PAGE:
Devenpeck v. Alford

543 U.S. 146 (2004)

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Devenpeck v. Alford

United States Supreme Court
543 U.S. 146 (2004)

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On November 22, 1997, Alford (defendant) pulled his car off to the side of the road to help some stranded motorists. As he did so, he activated his “wig-wag” headlights, which flash the left and right alternately. Officer Haner noticed the stranded motorist and stopped to help. As he did so, Alford drove away. The motorists asked if Alford was a “cop,” because he had given them that impression. Concerned that Alford was trying to impersonate a police officer, Haner radioed Devenpeck and set off in pursuit. Haner pulled Alford over and noticed that Alford was listening to a police radio station and had handcuffs and a hand-held police scanner. Devenpeck arrived shortly thereafter, and while asking Alford questions, noticed that Alford was recording the conversations with the officers. At this point, Devenpeck arrested Alford for violating the Washington Privacy Act. Alford protested that his recording the conversations was legal under a state court-of-appeals decision. Having read the language of the Privacy Act, but unable to confirm with a prosecutor that the arrest was lawful, Devenpeck had Haner take Alford to jail. A subsequent conversation with a prosecutor confirmed for Devenpeck that many possible criminal charges were possible and that there was “clearly probable cause” to arrest Alford. At booking Haner charged Alford with violating the Privacy Act (and for using the headlights). The state trial court dismissed both charges. In federal district court Alford asserted a federal cause of action against petitioners and a state cause of action for unlawful arrest and imprisonment, both charges being based on the fact that his recording of the petitioners’ conversations was not a crime because of the state court-of-appeals decision. The jury returned a verdict for Haney and Devenpeck. The United States Court of Appeals for the Ninth Circuit reversed, rejecting petitioners’ claim that probable cause existed to arrest Alford for the offenses of impersonating and obstructing an officer, because those offenses were not “closely related” to the offense for which Devenpeck arrested Alford (i.e., recording the conversations). The United States Supreme Court granted certiorari.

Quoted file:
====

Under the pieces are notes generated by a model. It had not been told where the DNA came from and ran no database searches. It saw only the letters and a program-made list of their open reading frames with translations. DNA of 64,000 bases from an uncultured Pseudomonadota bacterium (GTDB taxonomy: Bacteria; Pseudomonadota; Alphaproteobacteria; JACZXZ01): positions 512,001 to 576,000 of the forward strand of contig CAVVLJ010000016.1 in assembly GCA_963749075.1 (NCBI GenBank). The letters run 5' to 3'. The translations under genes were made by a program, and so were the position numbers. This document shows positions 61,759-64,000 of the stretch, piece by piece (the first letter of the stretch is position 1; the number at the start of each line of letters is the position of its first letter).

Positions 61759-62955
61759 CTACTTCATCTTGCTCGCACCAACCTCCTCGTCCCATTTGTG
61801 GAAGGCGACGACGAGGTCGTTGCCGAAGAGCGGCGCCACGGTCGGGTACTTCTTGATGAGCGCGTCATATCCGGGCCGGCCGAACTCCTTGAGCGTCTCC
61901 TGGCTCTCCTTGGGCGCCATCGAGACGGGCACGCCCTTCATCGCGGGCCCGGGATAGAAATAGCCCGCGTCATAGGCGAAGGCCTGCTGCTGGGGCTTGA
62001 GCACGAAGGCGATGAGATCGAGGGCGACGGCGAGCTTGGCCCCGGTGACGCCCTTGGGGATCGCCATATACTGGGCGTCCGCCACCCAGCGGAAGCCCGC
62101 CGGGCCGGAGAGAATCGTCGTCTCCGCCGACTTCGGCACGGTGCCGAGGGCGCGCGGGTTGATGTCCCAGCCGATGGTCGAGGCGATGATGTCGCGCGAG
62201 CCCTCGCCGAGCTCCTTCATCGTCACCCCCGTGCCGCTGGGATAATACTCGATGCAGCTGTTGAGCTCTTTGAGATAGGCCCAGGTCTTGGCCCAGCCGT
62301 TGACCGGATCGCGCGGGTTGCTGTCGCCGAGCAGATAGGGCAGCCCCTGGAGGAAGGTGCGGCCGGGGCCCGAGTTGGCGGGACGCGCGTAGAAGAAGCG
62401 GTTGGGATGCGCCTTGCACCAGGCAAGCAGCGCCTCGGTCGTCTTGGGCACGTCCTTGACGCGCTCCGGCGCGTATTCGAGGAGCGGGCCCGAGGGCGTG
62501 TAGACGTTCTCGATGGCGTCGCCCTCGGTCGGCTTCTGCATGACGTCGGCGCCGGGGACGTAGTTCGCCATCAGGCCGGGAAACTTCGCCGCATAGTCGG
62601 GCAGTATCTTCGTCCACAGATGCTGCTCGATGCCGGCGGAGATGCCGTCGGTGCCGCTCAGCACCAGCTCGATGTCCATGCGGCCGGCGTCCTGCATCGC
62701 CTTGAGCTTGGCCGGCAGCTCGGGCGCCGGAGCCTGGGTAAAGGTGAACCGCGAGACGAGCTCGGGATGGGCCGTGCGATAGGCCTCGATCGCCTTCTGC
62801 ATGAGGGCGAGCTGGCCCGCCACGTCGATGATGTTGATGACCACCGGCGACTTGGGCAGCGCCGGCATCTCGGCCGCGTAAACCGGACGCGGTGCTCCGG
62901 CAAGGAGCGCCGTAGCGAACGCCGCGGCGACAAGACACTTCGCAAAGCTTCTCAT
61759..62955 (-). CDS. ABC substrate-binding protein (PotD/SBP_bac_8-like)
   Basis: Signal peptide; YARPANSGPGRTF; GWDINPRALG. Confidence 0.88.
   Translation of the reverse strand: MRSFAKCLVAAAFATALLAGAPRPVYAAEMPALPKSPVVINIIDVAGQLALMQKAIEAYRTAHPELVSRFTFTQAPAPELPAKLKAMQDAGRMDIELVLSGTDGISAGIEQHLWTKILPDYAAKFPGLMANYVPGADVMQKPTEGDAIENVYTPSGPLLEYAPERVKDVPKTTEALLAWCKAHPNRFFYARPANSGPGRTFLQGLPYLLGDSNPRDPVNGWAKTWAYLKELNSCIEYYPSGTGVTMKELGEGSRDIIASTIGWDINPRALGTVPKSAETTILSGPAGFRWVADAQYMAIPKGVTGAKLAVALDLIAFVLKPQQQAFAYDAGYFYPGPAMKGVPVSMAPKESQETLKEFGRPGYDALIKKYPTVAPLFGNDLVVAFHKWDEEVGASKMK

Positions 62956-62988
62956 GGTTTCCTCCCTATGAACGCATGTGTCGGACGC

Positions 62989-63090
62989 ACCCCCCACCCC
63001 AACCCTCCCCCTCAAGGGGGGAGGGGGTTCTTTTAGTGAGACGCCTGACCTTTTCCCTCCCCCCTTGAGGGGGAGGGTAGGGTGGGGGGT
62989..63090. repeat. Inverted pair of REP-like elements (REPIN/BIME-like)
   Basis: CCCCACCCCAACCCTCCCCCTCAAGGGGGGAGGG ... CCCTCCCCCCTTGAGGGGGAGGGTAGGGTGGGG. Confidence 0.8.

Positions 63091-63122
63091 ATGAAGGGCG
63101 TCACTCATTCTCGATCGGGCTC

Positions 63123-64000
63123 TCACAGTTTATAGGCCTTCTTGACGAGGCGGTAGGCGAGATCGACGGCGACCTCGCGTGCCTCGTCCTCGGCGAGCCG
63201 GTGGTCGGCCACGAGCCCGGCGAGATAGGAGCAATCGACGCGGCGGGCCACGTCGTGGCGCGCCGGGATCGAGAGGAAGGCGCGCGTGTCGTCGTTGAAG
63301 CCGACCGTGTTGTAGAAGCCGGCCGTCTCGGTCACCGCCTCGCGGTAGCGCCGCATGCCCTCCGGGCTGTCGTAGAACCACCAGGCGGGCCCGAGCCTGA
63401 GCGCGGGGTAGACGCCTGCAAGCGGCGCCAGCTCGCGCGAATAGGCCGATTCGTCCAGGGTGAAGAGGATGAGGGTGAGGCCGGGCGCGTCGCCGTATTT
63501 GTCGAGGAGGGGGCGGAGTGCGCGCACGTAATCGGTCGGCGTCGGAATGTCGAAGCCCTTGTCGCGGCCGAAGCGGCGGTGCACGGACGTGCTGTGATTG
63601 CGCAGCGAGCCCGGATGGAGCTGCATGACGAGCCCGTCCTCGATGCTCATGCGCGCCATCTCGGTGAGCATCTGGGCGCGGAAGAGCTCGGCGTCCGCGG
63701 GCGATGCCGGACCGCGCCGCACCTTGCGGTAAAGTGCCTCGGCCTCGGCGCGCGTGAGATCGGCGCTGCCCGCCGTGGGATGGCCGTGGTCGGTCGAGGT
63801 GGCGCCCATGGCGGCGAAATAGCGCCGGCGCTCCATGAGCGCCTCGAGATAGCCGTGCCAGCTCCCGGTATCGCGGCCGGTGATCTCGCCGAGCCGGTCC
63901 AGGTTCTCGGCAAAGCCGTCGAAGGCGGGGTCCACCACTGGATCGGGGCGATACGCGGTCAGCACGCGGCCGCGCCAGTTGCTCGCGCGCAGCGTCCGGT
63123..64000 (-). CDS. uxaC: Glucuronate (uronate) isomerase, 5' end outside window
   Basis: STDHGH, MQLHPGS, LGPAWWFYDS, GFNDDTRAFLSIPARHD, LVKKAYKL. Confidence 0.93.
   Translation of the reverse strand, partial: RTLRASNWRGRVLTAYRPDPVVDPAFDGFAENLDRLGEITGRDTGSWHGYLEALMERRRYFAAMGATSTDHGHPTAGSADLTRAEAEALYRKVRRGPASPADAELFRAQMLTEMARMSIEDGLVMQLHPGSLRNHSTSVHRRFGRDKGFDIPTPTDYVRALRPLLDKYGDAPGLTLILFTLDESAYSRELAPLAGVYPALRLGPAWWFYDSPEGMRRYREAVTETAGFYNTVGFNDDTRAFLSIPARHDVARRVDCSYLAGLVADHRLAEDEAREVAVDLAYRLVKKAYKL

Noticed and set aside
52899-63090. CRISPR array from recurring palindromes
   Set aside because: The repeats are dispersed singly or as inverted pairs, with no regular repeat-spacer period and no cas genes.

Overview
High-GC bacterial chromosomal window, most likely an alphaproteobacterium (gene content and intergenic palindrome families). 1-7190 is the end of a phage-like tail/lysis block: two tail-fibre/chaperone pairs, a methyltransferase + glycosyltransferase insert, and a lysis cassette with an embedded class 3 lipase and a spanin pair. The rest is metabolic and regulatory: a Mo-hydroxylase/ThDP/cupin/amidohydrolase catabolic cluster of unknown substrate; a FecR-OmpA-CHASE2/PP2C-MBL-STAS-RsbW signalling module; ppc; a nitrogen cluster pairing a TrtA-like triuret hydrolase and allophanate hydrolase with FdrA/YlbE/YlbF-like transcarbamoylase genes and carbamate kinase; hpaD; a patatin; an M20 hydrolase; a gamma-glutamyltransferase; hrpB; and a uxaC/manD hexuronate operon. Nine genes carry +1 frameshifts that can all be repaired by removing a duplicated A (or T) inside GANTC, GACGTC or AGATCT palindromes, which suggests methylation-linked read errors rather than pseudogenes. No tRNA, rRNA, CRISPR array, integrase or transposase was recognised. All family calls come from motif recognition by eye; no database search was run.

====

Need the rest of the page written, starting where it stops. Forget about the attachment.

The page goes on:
Rule of Law


Holding and Reasoning (Scalia, J.)

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